If you lived in ancient Greece around 460 BC during the time of the famous physician and philosopher Hippocrates, treatment for many orthopaedic problems was rather basic. For example if you presented to Hippocrates clinic complaining that your shoulder seemed to fall out of place every time you threw your discus he may have decided to offer you the latest innovation in shoulder surgery – a red hot poker skillfully inserted into your armpit. This treatment as described in his writings caused a searing of the flesh, shrinking your ligaments and creating enough scar tissue to ensure that your shoulder never came out of the socket again. Surprisingly he reported great success with this procedure (It’s hard to imagine many would complain of failed treatment).
Yet as barbaric and unappealing as that treatment sounds it’s use continued with only minor variations (some design modifications were made to the pokers) for the next 1800 years.
Gradually medical science evolved and surgical techniques were developed allowing ligaments to be tightened by the use of sutures. From then until modern times this has been the predominant operative method and “gold standard” used to address joint instability problems. Although results are typically good these operations generally involve a considerable amount of tissue dissection (rearranging your anatomy) and the rehabilitation period is lengthy.
In the last 10 years the quest for a way to improve on this “gold standard” has stimulated orthopaedic surgeons to seek innovative technologies that would create a breakthrough in treatment. Thankfully we have been successful and the new technology is … a high tech hot poker! Now don’t get nervous no one is sticking hot pokers in armpits anymore. We are however using the same concept by using thermal energy to tighten up tissue.
In the early 1980’s basis science research demonstrated that heating type I collagen, which is the predominant collagen present within joint ligaments, causes a structural transformation within the collagen. Heat alters the helical structure of collagen producing a longitudinal shortening of the fibers.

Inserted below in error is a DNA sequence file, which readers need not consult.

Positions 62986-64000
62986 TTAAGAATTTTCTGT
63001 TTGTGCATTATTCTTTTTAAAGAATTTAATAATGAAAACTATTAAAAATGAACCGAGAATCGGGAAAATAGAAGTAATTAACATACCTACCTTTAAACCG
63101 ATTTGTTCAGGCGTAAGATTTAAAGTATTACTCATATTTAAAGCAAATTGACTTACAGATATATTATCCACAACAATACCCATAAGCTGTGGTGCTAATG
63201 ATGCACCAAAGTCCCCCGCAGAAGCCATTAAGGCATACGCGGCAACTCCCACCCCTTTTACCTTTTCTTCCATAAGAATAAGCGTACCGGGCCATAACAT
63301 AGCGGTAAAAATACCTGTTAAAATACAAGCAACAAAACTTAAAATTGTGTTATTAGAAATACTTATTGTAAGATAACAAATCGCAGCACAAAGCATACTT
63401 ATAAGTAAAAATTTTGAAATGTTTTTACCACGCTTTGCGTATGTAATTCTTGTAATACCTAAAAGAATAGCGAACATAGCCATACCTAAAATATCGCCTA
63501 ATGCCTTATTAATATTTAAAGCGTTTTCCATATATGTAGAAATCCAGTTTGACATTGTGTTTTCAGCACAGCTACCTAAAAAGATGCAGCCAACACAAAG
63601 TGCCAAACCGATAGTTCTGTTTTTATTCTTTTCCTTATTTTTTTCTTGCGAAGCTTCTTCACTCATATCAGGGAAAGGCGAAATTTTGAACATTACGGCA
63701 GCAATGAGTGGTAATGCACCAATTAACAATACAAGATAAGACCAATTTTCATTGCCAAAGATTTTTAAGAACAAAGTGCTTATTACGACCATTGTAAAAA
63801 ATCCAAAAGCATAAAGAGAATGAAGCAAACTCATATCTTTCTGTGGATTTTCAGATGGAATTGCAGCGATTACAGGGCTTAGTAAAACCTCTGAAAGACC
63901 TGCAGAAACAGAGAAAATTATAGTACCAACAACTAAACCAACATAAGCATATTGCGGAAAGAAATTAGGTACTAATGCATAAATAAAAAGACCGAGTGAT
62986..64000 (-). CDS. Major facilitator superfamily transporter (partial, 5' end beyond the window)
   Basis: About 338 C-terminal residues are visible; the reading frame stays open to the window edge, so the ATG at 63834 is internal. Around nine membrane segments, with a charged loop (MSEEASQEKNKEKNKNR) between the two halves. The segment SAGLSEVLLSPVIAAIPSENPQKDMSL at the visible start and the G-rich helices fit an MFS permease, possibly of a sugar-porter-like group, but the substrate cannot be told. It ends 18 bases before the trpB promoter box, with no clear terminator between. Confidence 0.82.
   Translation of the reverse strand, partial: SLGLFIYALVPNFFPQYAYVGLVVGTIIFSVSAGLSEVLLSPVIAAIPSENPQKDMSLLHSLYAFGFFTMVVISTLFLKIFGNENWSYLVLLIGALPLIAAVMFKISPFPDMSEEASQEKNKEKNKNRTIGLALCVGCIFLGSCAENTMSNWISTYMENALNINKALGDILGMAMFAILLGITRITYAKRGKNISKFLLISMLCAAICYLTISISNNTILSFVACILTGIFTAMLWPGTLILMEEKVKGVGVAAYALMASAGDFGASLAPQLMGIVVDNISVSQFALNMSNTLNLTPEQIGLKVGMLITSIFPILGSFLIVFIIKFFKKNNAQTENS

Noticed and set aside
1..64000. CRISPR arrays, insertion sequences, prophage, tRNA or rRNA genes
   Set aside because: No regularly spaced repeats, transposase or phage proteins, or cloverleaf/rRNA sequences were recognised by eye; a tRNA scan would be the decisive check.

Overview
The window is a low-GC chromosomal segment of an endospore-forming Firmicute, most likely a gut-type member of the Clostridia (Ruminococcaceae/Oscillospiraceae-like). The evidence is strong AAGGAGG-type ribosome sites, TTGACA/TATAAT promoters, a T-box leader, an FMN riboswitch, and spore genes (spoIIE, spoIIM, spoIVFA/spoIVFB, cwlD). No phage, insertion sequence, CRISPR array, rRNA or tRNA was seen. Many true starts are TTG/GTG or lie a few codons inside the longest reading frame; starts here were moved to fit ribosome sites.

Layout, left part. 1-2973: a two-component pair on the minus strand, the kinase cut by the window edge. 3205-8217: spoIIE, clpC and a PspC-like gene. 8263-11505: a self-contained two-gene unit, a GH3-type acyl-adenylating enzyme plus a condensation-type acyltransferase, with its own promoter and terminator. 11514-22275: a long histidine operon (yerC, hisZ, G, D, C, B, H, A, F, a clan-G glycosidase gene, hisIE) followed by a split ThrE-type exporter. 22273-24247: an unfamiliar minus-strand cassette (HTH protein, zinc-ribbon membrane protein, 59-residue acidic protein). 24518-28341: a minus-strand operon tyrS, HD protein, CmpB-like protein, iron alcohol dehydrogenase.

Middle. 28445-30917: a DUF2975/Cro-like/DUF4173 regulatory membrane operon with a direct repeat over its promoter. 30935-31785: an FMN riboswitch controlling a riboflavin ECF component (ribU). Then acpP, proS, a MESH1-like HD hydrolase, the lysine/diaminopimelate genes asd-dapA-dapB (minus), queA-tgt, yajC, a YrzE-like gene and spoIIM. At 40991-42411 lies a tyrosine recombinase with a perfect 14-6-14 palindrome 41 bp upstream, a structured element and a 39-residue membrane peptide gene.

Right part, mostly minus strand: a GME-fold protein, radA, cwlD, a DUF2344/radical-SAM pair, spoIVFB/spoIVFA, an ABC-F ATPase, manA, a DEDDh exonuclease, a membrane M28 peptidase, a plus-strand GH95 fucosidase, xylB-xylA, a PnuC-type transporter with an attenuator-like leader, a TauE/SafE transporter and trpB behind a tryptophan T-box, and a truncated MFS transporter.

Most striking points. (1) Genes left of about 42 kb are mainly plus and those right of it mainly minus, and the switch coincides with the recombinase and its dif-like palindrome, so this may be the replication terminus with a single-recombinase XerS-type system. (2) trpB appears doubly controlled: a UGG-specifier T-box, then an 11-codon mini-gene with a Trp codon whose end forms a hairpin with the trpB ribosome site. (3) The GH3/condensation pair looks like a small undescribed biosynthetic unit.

The research also showed there is a narrow temperature window between optimal shrinkage of the collagen and irreversible damage.
The first devise used to heat ligaments was the HoYAG laser. Although capable of delivering a controlled amount of heat to the tissue the laser was very expensive, somewhat complicated to use, required special training and a special operating room. More recently a new devise has provided a simpler and more cost-effective method by expanding an existing technology. This devise uses radio frequency energy signals to heat the tip of a small probe. This probe can then be directed into a joint using arthroscopy to tighten the ligaments (arthroscopy uses a small optical tube that is attached to a camera and TV screen that can be inserted into joints via a very small incision).
The potential of this technology has led to a dramatic increase in its applications and utilization in sports medicine orthopaedics. With this procedure many shoulder, knee and ankle instability problems that would otherwise require more extensive surgery can now be dealt with using a minimally invasive approach, reducing surgery time and accelerating recovery time. My personal experience with this procedure has been very favorable and I have been very pleased with the results my patients have received. Although initially promising this is still a new treatment. Only time will tell what the long-term success rate will be for this procedure. When considering this treatment, discuss carefully the pros and cons with your surgeon to make sure this is right for you.Back To Top